In the past few years, advances in endoscopy techniques offered new therapeutic opportunities for flexible bronchoscopy. It has been reported to be successfully used for the management of foreign bodies in children(7,8). The main advantage outlined is the possibility to reach distal airways (segmental, and subsegmental ones)(6,9). Other significant benefits are the worldwide increasing availability in medical centers and the possibility of being performed under local anaesthesia with deep sedation(9). However, it is widely used especially as a diagnostic tool for a better localization, rather than a therapeutic procedure(7).
Rigid bronchoscopy remains much more reliable in children(8,10). Its reliability is ensured by the larger working channel for instruments and the greater variability of tools for foreign bodies retrieval(9). In selected cases, when distal airways are affected, guidelines recommend a combination of techniques between rigid and flexible methods(2,4). This kind of therapeutic approach requires experienced pediatric otolaryngologists and pulmonologists with adequate training, highlighting the paramount importance of a multidisciplinary team(1,11,12).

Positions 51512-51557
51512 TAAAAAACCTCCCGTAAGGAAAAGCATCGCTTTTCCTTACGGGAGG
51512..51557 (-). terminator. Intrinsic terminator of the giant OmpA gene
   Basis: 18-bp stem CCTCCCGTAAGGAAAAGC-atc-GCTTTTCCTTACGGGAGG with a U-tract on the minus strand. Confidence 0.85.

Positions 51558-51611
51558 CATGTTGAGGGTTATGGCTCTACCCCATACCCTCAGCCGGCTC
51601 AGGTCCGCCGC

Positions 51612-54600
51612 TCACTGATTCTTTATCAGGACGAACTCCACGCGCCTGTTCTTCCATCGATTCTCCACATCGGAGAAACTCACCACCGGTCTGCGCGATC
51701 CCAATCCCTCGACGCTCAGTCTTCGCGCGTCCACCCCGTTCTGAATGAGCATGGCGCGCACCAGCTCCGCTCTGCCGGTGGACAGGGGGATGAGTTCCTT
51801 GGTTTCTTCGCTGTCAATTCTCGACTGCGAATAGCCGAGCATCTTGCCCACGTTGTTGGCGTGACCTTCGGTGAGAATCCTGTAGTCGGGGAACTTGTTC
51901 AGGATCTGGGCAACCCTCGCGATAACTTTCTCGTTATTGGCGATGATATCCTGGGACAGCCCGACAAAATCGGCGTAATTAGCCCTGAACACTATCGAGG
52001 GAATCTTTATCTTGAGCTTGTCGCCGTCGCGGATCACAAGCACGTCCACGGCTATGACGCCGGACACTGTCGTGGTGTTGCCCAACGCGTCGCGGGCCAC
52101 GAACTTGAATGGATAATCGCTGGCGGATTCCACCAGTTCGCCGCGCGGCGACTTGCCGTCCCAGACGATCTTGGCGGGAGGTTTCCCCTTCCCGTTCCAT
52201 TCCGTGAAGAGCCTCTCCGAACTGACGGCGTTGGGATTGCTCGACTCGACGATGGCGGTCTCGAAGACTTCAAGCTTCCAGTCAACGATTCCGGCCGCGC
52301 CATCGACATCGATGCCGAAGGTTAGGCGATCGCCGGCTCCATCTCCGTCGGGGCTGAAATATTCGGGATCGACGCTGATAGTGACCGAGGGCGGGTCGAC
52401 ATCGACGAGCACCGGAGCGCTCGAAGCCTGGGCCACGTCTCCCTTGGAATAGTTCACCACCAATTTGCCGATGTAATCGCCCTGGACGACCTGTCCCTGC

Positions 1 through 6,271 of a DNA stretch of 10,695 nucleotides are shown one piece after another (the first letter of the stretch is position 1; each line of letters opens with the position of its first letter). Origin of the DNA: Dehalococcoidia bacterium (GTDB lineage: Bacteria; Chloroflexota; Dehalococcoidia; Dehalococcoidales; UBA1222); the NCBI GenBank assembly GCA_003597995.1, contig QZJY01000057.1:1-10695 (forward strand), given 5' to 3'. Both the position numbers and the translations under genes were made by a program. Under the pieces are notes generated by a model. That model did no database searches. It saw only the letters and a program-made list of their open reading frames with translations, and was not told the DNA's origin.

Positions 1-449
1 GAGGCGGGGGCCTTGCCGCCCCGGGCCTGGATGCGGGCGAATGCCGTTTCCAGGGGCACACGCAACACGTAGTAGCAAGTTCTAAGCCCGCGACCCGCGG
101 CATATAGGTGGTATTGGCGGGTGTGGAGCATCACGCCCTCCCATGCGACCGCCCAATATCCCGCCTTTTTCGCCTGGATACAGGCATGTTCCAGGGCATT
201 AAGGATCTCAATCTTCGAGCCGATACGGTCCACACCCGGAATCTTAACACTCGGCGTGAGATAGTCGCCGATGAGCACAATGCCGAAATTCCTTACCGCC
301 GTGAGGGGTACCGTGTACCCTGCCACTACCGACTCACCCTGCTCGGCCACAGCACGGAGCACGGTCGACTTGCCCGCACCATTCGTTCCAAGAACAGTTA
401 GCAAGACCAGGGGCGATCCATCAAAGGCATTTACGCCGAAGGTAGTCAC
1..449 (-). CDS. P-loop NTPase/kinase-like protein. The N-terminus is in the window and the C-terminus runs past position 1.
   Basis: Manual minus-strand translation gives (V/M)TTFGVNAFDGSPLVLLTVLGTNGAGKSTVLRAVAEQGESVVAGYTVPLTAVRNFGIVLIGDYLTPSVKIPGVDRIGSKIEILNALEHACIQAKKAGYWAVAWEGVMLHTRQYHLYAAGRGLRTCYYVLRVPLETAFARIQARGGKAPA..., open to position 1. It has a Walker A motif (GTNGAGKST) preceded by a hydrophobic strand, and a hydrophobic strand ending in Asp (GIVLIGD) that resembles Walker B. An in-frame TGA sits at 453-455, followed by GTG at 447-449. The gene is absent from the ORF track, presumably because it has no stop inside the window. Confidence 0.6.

Beyond choosing the type of bronchoscopy, the most important step is to perform it in optimal time. The greater the delay, the greater the complications(1,6,7). The first patient was diagnosed after 6 months. Besides suffering from recurrent pneumonia, she could also have developed pulmonary abscesses, atelectasis or bronchiectasis(1,13). To make matters worse, she had to face the adverse effects of repeated courses of steroids, bronchodilators and antibiotics. Ideally, for an optimal therapeutic outcome, the bronchoscopy should be performed in the first 24 hours after the aspiration event(12,13).
Tracheobronchial foreign body aspiration represents a serious pediatric emergency which poses many diagnostic challenges in young children. The diagnosis relies on a careful history review for finding a choking event, imaging studies for identifying key radiological features and bronchoscopy performed by an experienced medical team. The central element of both diagnostic and therapeutic algorithm consists of bronchoscopy. While flexible bronchoscope is preferred for diagnosing distal foreign bodies, the rigid one is preferred for extraction. Whenever there is a suspicion of an aspiration event accompanied either by a clinical, or a radiological context, a bronchoscopy should be performed as soon as possible. Needless to say it is better to have a negative bronchoscopy than to confront with the consequences of a delayed diagnosis.